Volume 15 - Issue 6 - June, 2003

Morphological and Functional Assessment of the Septal Course of a Left Coronary Artery Originating from the Right Sinus of Valsa

Thomas M. Schiele, MD, *Christof Weber, MD, Volker Klauss, MD

Key words: coronary anomaly, intracoronary pressure, intravascular ultrasound, multislice computed tomography

Origin of the left main coronary artery (LMCA) from the right aortic sinus is a rare coronary anomaly.1–11 When coursing interarterially, the risk of sudden death probably caused by myocardial ischemia due to compression of the LMCA between the great vessels during systole is significantly elevated.5,6,9,13–15 When coursing intraseptally, the clinical significance of this condition is not established. Exertional myocardial ischemia of clinical significance...

Cutting Balloon to Treat Carotid In-Stent Stenosis: Technical Note

Bernard R. Bendok, MD, *Gary S. Roubin, MD, **Barry T. Katzen, MD,
Alan S. Boulos, MD, Elad I. Levy, MD, *Thos Limpijankit, MD, Adnan I. Qureshi, MD, Lee R. Guterman, PhD, MD, L. Nelson Hopkins, MD

Key words: angioplasty, carotid stent, cutting balloon, in-stent stenosis

Carotid angioplasty with stenting for atherosclerotic stenosis is currently under examination in numerous trials as an alternative to carotid endarterectomy (CEA) and as an option for high-risk patients.1 In-stent stenosis is one of the possible long-term complications of vascular angioplasty and stenting. This condition is defined as >= 50% increase in the narrowing of the lumen within a stent, as compared with the diameter of the lumen immediately after treatment. The incidence of carotid in-stent stenosi...

Cutting Balloon Before Stent: Angiographic and IVUS Correlation

David G. Rizik, MD, Antoine M. Adem, MD, Neil C. Barman, MD

A 50-year-old male presented with de novo rest angina. The panel at the left demonstrates the angiographic and intravascular ultrasound (IVUS) appearance of the lesion pre-treatment. Following Cutting Balloon angioplasty with a 4.0 mm device, the center panel demonstrates the IVUS appearance showing remnants of the atherotome incisions, best seen at the 2 o’clock, 5 o’clock and 7 o’clock positions. The panel to the right demonstrates the final lesion appearance after implantation of a 5.0 NIR stent, requiring only 10 atmospheres to achieve full stent deployment. Lesion microsurgical inci...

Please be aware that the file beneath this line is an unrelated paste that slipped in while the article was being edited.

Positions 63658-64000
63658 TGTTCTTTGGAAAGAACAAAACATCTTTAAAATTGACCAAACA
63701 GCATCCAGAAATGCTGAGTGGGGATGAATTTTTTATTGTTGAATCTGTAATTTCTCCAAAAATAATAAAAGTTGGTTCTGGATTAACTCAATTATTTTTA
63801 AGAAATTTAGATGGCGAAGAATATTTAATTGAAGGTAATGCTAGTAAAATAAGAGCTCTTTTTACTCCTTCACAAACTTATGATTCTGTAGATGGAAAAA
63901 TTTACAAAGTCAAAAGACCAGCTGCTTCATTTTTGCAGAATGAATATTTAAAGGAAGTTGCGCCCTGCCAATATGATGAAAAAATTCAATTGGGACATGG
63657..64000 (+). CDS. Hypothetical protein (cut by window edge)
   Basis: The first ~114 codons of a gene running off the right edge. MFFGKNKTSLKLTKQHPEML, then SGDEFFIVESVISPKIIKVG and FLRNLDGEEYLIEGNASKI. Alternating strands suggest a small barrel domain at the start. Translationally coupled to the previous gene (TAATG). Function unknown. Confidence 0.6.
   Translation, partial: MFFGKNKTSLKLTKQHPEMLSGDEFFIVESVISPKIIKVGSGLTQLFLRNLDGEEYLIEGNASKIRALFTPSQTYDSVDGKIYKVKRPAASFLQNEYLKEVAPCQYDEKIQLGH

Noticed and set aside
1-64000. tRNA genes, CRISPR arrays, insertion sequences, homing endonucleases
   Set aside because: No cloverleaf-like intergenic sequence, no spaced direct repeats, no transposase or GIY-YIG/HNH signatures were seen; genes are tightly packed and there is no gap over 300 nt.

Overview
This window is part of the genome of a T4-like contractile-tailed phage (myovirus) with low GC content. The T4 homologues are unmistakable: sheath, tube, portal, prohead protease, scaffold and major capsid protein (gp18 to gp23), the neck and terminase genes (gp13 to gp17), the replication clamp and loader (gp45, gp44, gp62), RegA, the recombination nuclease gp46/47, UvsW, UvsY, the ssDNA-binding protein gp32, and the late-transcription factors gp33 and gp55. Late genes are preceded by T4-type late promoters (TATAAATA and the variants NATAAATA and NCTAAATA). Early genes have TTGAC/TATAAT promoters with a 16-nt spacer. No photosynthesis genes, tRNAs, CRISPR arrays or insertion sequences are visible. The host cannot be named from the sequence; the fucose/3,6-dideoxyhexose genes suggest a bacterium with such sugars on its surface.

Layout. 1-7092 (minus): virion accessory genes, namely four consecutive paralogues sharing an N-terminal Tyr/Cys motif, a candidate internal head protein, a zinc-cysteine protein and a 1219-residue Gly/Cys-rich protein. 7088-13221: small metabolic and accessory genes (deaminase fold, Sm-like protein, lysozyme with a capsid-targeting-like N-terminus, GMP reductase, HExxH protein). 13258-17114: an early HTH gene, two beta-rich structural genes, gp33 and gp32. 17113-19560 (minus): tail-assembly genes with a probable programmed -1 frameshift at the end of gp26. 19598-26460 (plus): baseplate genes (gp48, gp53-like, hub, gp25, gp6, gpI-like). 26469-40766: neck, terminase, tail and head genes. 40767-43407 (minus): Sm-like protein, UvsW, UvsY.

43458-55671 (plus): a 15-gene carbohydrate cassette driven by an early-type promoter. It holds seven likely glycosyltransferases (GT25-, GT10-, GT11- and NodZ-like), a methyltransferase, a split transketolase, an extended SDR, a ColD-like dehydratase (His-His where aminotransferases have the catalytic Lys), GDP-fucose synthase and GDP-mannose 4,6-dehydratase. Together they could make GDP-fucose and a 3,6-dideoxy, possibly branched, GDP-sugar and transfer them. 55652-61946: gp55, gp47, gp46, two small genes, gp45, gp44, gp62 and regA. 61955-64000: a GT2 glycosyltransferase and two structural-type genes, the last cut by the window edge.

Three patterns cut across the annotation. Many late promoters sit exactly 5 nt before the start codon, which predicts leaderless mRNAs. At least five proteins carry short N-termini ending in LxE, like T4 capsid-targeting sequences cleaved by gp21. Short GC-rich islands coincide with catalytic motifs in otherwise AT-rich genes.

Editor's Message - April 2003

Richard E. Shaw, PhD, FACC

Dear Readers,

This issue of the Journal of Invasive Cardiology includes original research articles, case reports with brief reviews, and articles from the Journal special sections “Acute Coronary Syndromes”, “Interventional Pediatric Cardiology” and “Clinical Images”.

The first research article, by Dr. Dardas and colleagues from the Thessaloniki Heart Institute, St. Luke’s Hospital in Thessaloniki, Greece describes their novel approach to treating patients presenting with what appears to be bifurcation lesions, but are actually a false bifurcation of lesions in a main branc...

A Technique for Type 4a Coronary Bifurcation Lesions: Initial Results and 6-Month Clinical Evaluation

Petros S. Dardas, MD, Dimitris D. Tsikaderis, MD, Nick E. Mezilis, MD, Giannis Styliadis, MD

Percutaneous coronary intervention (PCI) of bifurcation lesions remains technically challenging.1,2 Immediate and mid-term results using balloon angioplasty are not always satisfactory for various reasons, such as low angiographic success rate (in the range of 75–85%), high complication rate (8–22%) and high restenosis rate (40–65%).3–5 Furthermore, first-generation stents such as the Palmaz-Schatz and Cook stents were not proven satisfactory in this clinical setting, as the small sidebranches were sacrificed in some cases or dilated with difficulty in others....

A New Technique for Coronary Bifurcations: Good News!

Antonio Colombo, MD and Vassilis Spanos, MD